Unarchiver

After using The Unarchiver, I would get this:

Decompressed

I opened the index.xml file with BBEdit and quickly saw that I had something that I might be able to work with, because the XML code used an HTML-like tagging scheme and the occurrences of styled text that I needed to convert had distinctive tags.

After a fair bit of trial and error (I am not a grep specialist!), I ended up settling for the following AppleScript script:

ttell application "BBEdit"
	activate
	replace "<sf:lnbr/>" using "\\&#x3C;br /\\&#x3E;" searching in text 1 of selection options {search mode:grep, starting at top:true, wrap around:false, backwards:false, case sensitive:true, match words:false, extend selection:false}
	replace "(<sf:p sf:style=\"paragraph-style-32\">)(.*?)(br/>)" using "\\1\\&#x3C;p\\&#x3E;\\2\\&#x3C;/p\\&#x3E;" searching in text 1 of selection options {search mode:grep, starting at top:true, wrap around:false, backwards:false, case sensitive:true, match words:false, extend selection:false}
	replace "(<sf:p sf:style=\"paragraph-style-47\">)(.*?)(br/>)" using "\\1\\&#x3C;div class=\"exEN\"\\&#x3E;\\2\\&#x3C;/div\\&#x3E;" searching in text 1 of selection options {search mode:grep, starting at top:true, wrap around:false, backwards:false, case sensitive:true, match words:false, extend selection:false}
	replace "(<sf:p sf:style=\"paragraph-style-50\">)(.*?)(br/>)" using "\\1\\&#x3C;div class=\"exFRbad\"\\&#x3E;\\2\\&#x3C;/div\\&#x3E;" searching in text 1 of selection options {search mode:grep, starting at top:true, wrap around:false, backwards:false, case sensitive:true, match words:false, extend selection:false}
	replace "(<sf:p sf:style=\"paragraph-style-52\">)(.*?)(br/>)" using "\\1\\&#x3C;div class=\"exFR\"\\&#x3E;\\2\\&#x3C;/div\\&#x3E;" searching in text 1 of selection options {search mode:grep, starting at top:true, wrap around:false, backwards:false, case sensitive:true, match words:false, extend selection:false}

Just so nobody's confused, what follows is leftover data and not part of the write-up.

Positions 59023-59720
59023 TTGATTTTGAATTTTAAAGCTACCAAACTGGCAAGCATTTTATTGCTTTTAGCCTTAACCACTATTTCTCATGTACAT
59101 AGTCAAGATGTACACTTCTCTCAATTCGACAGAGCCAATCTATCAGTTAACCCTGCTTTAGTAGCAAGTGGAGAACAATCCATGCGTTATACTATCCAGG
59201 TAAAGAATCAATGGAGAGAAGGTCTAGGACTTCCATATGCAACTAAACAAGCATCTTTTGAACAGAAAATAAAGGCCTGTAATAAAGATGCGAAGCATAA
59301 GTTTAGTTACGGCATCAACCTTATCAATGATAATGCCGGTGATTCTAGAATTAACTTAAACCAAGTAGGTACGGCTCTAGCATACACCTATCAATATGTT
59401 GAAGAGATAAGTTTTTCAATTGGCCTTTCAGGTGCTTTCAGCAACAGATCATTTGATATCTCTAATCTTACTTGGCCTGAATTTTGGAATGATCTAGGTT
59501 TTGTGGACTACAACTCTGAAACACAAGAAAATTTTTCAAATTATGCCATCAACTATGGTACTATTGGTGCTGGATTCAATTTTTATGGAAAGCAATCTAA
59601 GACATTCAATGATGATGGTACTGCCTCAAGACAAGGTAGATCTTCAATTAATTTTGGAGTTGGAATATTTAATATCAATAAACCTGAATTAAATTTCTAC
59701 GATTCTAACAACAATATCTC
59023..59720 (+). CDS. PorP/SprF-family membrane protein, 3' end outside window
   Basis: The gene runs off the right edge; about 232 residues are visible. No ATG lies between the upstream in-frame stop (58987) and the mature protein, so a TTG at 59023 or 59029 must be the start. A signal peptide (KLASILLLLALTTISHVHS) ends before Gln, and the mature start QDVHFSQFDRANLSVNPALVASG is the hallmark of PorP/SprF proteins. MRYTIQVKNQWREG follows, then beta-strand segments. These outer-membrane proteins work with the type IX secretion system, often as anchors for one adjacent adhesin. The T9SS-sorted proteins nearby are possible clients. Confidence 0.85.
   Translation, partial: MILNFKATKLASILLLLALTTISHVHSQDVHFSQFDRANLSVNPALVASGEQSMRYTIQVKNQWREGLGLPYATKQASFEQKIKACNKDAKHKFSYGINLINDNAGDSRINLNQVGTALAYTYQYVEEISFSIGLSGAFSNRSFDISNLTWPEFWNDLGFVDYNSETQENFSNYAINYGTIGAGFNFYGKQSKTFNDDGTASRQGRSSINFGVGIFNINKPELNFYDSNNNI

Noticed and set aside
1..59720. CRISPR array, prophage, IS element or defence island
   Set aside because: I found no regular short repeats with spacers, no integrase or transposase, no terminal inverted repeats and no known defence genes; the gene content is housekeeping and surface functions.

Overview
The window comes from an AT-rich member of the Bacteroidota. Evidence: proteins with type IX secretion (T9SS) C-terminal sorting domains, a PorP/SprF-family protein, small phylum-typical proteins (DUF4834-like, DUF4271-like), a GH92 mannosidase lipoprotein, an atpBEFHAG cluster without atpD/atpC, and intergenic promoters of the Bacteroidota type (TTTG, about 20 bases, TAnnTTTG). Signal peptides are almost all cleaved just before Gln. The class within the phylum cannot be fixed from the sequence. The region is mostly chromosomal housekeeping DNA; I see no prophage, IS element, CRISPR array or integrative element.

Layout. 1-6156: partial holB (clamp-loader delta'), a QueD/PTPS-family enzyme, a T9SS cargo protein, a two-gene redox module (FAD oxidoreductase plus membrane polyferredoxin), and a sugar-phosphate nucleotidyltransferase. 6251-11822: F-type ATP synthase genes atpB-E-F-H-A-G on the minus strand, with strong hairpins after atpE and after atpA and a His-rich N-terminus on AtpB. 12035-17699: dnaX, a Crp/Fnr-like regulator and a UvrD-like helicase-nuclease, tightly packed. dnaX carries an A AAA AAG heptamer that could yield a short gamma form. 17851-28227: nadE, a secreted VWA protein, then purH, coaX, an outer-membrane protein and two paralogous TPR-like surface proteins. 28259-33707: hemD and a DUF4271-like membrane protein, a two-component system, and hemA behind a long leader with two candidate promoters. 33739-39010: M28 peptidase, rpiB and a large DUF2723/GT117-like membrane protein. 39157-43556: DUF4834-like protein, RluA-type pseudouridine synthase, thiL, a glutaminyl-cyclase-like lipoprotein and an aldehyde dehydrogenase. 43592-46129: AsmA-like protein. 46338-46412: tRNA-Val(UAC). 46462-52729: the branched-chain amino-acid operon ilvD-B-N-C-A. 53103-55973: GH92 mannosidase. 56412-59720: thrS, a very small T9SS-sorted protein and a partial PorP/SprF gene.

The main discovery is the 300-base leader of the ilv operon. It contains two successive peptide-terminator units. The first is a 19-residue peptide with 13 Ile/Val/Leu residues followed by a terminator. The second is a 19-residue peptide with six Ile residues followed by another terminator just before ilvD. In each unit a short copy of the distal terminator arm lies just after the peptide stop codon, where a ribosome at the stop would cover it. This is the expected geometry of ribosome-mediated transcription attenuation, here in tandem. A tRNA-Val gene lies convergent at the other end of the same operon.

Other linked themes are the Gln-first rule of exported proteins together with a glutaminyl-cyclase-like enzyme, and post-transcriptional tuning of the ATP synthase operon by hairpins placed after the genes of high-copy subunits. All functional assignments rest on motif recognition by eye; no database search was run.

replace "(<sf:p sf:style=\"SFWPParagraphStyle-110\">)(.*?)(br/>)" using "\\1\\&#x3C;li\\&&lt;amp;#x3E;\\2\\&#x3C;/li\\&#x3E;" searching in text 1 of selection options {search mode:grep, starting at top:true, wrap around:false, backwards:false, case sensitive:true, match words:false, extend selection:false}
	replace "<sf:span sf:style=\"character-style-15\">(.*?)</sf:span>" using "<sf:span sf:style=\"character-style-15\">\\&#x3C;span class=\"wordEN\"\\&#x3E;\\1\\&#x3C;/span\\&#x3E;</sf:span>" searching in text 1 of selection options {search mode:grep, starting at top:true, wrap around:false, backwards:false, case sensitive:true, match words:false, extend selection:false}
	replace "<sf:span sf:style=\"character-style-14\">(.*?)</sf:span>" using "<sf:span sf:style=\"character-style-14\">\\&#x3C;span class=\"wordFR\"\\&#x3E;\\1\\&#x3C;/span\\&#x3E;</sf:span>" searching in text 1 of selection options {search mode:grep, starting at top:true, wrap around:false, backwards:false, case sensitive:true, match words:false, extend selection:false}
	replace "<sf:span sf:style=\"character-style-0\">(.*?)</sf:span>" using "<sf:span sf:style=\"character-style-0\">\\&#x3C;em\\&#x3E;\\1\\&#x3C;/em\\&#x3E;</sf:span>" searching in text 1 of selection options {search mode:grep, starting at top:true, wrap around:false, backwards:false, case sensitive:true, match words:false, extend selection:false}
	replace "<sf:span sf:style=\"character-style-5\">(.*?)</sf:span>" using "<sf:span sf:style=\"character-style-5\">\\&#x3C;strong\\&#x3E;\\1\\&#x3C;/strong\\&#x3E;</sf:span>" searching in text 1 of selection options {search mode:grep, starting at top:true, wrap around:false, backwards:false, case sensitive:true, match words:false, extend selection:false}